Reporter’s Notebook: Rocky represents himself last week, talks about dead

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By Damon Lawrence

Speaking ill of the dead doesn’t sit well with U.S. District Judge Danny Reeves. Rocky Houston found that out at his sentencing hearing on Thursday.

“Mr. Houston, let me stop you right there,” a clearly unhappy Reeves said when Houston alleged something about Roane County Sheriff’s Deputy Bill Jones.

Jones and his ride-along friend Mike Brown died in a shootout with Rocky Houston and his older brother Leon in 2006.

“It’s not necessary for you to disparage a person that’s not here that’s deceased,” Reeves told Rocky. “They can’t respond in any way to your allegations.”


Authorities said they recovered 25 firearms that belonged to the Houstons when they searched the family farm on Jan. 11, 2013.

The weapons were checked for fingerprints, but none were found. Rocky, who represented himself at the sentencing hearing, pointed that out when he was questioning Roane County Sheriff’s Office Investigator Jason Mynatt.

“Did you find any of Rocky Houston’s fingerprints on those weapons?” Rocky asked.

“All the guns were fingerprinted, but no identifiable fingerprints were found on any weapon seized that night,” Mynatt testified.

Rocky was found guilty in March of being a convicted felon in possession of firearms. While authorities never found any guns on his person, the government argued that he had constructive possession over the arsenal that was seized.

“You knew you were a convicted felon,” Reeves said. “You knew you weren’t supposed to have weapons.”


Rocky wasn’t at the farm during the search because authorities arrested him in Kingston earlier that day.

When federal agents showed up at Rocky’s residence to conduct the search, his son, Cody Houston, came to the door armed with a high-powered rifle and wearing a bullet proof vest.

Reeves said agents showed great restraint by not shooting Cody.

“I’m surprised he wasn’t shot, quite frankly,” Reeves said.

Reeves scolded Rocky for putting Cody in a situation that could have gotten him killed.

“I’m concerned about your son,” Reeves said.


The brothers were tried in state court, but never convicted for the deaths of Jones and Brown. A lot was said about the 2006 shootout at Rocky’s sentencing hearing in the federal case.

The shootout took place in front of the Houston family farmhouse on Barnard Narrows Road. Rocky said Jones didn’t have a warrant when he showed up to arrest him.

“Are you saying that’s a good reason to shoot somebody, Mr. Houston?” Reeves asked.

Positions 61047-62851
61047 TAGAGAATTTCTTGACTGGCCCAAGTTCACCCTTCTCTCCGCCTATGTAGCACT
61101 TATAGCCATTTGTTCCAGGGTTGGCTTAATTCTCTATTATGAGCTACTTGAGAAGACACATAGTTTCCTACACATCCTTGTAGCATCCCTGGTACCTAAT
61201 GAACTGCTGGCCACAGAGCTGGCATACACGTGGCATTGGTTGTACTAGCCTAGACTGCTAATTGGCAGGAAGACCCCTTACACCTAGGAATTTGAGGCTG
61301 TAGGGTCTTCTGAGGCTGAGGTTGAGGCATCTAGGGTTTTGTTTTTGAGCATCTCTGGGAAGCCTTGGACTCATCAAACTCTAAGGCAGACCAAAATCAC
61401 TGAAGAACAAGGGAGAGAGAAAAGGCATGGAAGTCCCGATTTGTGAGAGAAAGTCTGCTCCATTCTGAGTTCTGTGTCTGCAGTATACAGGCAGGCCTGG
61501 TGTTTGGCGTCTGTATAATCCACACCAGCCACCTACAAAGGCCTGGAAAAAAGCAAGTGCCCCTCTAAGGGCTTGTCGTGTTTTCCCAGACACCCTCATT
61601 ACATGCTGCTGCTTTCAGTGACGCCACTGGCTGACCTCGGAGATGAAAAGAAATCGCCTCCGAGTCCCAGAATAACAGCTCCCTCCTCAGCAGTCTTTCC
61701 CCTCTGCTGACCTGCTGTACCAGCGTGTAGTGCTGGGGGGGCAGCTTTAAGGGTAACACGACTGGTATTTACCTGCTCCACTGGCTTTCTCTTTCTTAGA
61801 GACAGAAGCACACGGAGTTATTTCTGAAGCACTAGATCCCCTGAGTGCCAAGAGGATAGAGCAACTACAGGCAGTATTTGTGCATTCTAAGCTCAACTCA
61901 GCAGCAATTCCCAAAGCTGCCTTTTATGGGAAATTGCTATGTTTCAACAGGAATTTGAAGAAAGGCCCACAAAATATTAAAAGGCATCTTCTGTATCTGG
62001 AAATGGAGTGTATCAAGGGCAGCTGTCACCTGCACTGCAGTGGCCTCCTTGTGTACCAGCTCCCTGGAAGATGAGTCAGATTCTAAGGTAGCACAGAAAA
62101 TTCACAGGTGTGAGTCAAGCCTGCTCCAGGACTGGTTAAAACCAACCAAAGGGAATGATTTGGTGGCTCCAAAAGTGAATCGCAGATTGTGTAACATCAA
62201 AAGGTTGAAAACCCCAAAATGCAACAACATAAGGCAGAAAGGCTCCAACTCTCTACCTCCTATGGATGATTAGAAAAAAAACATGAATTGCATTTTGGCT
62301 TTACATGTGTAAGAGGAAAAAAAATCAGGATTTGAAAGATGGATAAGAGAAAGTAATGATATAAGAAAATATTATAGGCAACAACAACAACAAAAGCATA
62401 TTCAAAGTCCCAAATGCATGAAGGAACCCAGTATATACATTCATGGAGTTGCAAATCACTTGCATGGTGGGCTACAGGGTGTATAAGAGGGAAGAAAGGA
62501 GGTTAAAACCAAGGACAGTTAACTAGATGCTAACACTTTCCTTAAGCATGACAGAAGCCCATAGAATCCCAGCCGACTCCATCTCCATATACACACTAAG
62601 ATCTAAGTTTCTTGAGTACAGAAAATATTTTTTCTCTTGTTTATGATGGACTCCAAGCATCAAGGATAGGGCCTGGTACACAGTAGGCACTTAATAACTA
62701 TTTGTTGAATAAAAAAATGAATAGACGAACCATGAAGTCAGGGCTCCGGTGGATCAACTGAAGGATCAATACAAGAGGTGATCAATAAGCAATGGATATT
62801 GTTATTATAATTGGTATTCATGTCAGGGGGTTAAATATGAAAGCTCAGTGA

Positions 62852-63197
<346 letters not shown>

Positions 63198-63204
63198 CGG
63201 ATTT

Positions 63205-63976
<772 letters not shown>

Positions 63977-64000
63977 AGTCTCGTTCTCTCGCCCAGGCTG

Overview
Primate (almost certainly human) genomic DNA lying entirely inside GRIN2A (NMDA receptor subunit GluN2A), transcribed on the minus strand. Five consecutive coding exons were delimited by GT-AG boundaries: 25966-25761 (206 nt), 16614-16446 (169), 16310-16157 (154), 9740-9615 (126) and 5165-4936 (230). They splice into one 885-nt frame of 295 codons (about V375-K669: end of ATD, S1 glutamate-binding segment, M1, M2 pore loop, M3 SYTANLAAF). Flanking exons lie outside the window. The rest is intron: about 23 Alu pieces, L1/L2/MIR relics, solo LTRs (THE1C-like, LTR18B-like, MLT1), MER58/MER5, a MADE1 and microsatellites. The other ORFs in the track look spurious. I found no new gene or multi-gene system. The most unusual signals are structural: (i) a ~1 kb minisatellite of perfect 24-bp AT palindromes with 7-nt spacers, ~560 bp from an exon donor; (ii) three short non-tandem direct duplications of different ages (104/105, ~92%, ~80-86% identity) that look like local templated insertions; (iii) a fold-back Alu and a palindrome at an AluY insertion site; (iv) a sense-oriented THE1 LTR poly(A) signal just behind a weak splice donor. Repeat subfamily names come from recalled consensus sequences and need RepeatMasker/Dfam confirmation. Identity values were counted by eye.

Rocky alleged that Jones was firing from his patrol car as he drove up the road. Reeves wasn’t moved by the claims of self-defense.

“You seem to be of the opinion that you can just kill people,” Reeves said.


Reeves has now sentenced both Houston brothers to time in federal prison. He gave Leon the maximum five years at his sentencing hearing on March 4. Leon, 55, was convicted of using a telephone communication to threaten to kill Cleveland, Tenn., attorney James Logan. Leon is incarcerated at the Federal Medical Center in Lexington, Ky. His projected release date is May 21, 2017.

Reeves sentenced Rocky to nine years on his firearms conviction, which was one year short of the maximum.

“Sentencing is not for the weak,” Reeves said.

Reeves had the option to impose a fine on Rocky, but opted not to.


Reeves ordered Rocky to undergo a mental health evaluation and seek treatment if necessary.

Reeves said Rocky displays the traits of a narcissist along with paranoid tendencies that are concerning.

“He seems to think that everyone is out to get him and he has an inflated opinion about his importance,” Reeves said.


Rocky said he’s misunderstood and his many battles with the judicial system and law enforcement is about exposing corruption.

“The government has tried to paint Rocky Houston as an animal, and I just want you to know there’s two sides to the story,” he said.

For years, Rocky and Leon have claimed they are victims of a conspiracy that stretches from Kingston to Nashville to Washington, D.C.

“I’m pro-government, but I’m anti-government corruption,” he said. “That’s Rocky Houston in a nutshell.”

Rocky told Reeves that he even sent a letter to former president George W. Bush about corruption when Bush was in office.

“How’d that go?” Reeves asked.

“No response,” Rocky said.

“I don’t know why president Bush didn’t respond to your letter,” Reeves said.

“He’s probably too busy fighting wars in Iraq,” Rocky responded.

District Attorney General Russell Johnson was going to allow Rocky to present evidence on his conspiracy and corruption theories to the Roane County grand jury in 2012, but Rocky never showed up for his grand jury appointment.